The Dow Chemical Company is among the world‘s largest chemical producers with products ranging from basic chemicals to advanced environmentally-focused materials. With a strong manufacturing presence in the industrialized United States, export volumes have dramatically increased as demand for Dow‘s products expands into emerging markets. As a result, Dow is now one of the highest volume exporters from North America.
With this heavy dependence on international trade operations, recent volatility in the containerized marine trade arena spurred the commissioning of the Tauber project team. An analysis of the order booking process carried out by Dow‘s third party freight forwarder, BDP International, revealed redundant manual steps and a lack of visibility resulting in suboptimal decisions. To increase the stability and profitability of the Dow supply chain, the Tauber team improved the order booking process to reduce costs and increase information availability and systemized a container prioritization procedure for North American container exports by creating an integrated database that interfaces real-time with information systems.
The database, aptly named the Smooth Sailing Database (SSD), opens the gateway to international trade with the click of a mouse. In a user-friendly interface, the SSD streamlines, optimizes and prioritizes by:
The SSD functionalities yield significant benefits for Dow. Streamlined processing increases order throughput capacity by 25% and reduce data entry error rates. Readily available shipping cost and profit margin information allows Dow to select carriers and container types to minimize costs and prioritize shipments to maximize profits in times of constrained ship availability. The forecasting feature provides sufficient lead-time to reposition containers, proactively avoiding container constraints.
The first order processed using the SSD resulted in $1050 in savings based on the optimized container selection. In the first eight weeks of implementation, the SSD has created in excess of 2000 orders. Given Dow‘s current volumes and trade lane mix, SSD utilization has the potential to generate savings from container and ocean carrier optimization of $7.7 MM to $9.6 MM per year.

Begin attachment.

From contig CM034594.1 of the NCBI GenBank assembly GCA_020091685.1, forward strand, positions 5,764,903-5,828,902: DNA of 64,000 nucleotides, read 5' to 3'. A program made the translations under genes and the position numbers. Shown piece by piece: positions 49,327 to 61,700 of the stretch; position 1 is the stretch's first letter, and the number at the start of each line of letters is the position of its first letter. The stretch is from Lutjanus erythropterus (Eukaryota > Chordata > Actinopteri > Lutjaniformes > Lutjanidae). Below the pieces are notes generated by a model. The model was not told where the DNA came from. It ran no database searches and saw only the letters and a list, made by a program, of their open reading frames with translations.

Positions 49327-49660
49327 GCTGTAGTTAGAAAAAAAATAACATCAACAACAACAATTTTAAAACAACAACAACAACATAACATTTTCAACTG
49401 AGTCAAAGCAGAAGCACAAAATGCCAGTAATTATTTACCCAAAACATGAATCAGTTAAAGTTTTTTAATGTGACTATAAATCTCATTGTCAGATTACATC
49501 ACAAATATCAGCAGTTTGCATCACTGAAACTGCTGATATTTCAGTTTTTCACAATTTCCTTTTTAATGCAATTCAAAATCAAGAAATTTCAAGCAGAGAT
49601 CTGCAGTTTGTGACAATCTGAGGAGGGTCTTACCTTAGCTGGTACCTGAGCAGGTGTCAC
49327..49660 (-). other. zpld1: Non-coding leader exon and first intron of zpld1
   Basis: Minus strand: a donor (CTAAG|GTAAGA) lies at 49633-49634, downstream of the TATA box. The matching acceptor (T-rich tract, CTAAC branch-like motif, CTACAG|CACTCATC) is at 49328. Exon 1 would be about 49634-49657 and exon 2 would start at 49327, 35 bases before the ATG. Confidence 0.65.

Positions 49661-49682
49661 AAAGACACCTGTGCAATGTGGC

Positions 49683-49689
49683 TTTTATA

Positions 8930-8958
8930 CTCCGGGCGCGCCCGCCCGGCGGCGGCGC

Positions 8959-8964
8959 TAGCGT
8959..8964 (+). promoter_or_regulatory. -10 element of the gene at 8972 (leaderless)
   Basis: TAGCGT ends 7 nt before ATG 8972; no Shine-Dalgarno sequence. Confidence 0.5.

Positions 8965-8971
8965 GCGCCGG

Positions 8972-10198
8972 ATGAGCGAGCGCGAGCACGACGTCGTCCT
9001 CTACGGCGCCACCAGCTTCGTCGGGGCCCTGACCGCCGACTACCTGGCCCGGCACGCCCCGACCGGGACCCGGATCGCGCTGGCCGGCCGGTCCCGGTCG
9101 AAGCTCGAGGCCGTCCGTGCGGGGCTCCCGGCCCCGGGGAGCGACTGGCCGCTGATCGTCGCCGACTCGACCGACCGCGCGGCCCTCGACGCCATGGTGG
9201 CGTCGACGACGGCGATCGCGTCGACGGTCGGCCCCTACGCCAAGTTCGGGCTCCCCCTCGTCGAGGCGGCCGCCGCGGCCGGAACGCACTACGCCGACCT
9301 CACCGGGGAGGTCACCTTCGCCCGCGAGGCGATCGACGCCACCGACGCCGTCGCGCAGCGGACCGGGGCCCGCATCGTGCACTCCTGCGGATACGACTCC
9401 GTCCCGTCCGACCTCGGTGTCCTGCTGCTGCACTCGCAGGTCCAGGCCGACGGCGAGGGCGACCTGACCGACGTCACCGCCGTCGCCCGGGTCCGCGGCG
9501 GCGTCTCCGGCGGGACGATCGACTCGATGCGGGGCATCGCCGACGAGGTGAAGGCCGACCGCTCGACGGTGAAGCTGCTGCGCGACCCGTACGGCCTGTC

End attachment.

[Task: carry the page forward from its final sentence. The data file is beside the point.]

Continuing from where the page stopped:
Federal-Mogul Corporation: "Driving Savings by Implementing a Cost Modeling Approach Within Purchasing at the Global Aftermarket Division of Federal-Mogul Corporation"
Federal-Mogul (FM) is an automotive industry supplier in both Original Equipment (OE) and Aftermarket
segments, and an industry leader in supplying powertrain, chassis, and safety technologies. The Rotor
and Drum product line within the Braking Systems business unit of the Global Aftermarket division of
Federal-Mogul is currently 100% outsourced and has been affected by a variety of factors that have been
steadily increasing product acquisition costs and subsequently decreasing company profitability. The
purpose of this Tauber project was to devise a supplier‘s cost model that could be used to understand
After conducting extensive data gathering and analysis of the current situation and alternatives, the Tauber team generated a bottom-up cost model that can be used by Federal-Mogul to estimate supplier‘s cost to manufacture for any of the rotor or drum parts. As part of this project, the model was applied to the entire current R&D portfolio, allowing the company to analyze current pricing offered by the suppliers and to identify opportunities for potential savings. Based on the forecasted 2010 purchasing volume for the product line in North America, potential savings identified by this model amounted to over $4M.
The project culminated with a three-week trip to China to visit local existing and potential suppliers and to negotiate cost reductions using the cost model. By the end of the project, the Tauber team identified over $3M in net savings, and developed and started implementing a phased action plan that would lead to total savings of over $4M, including the net annualized savings of $2.2M and cost avoidance savings of $1.8M. In addition, the team compiled a detailed list of recommendations for continuing use of the cost model in the current product category, as well as its implementation in other product groups across the company, which is now well under way. If the cost model was implemented across the Global Aftermarket division of Federal-Mogul, a minimum of 5% savings could be realized (well below savings realized in the R&D product line). Given the division‘s total sourcing spend of over $540M, a 5% savings could result in a net savings of $27M annually.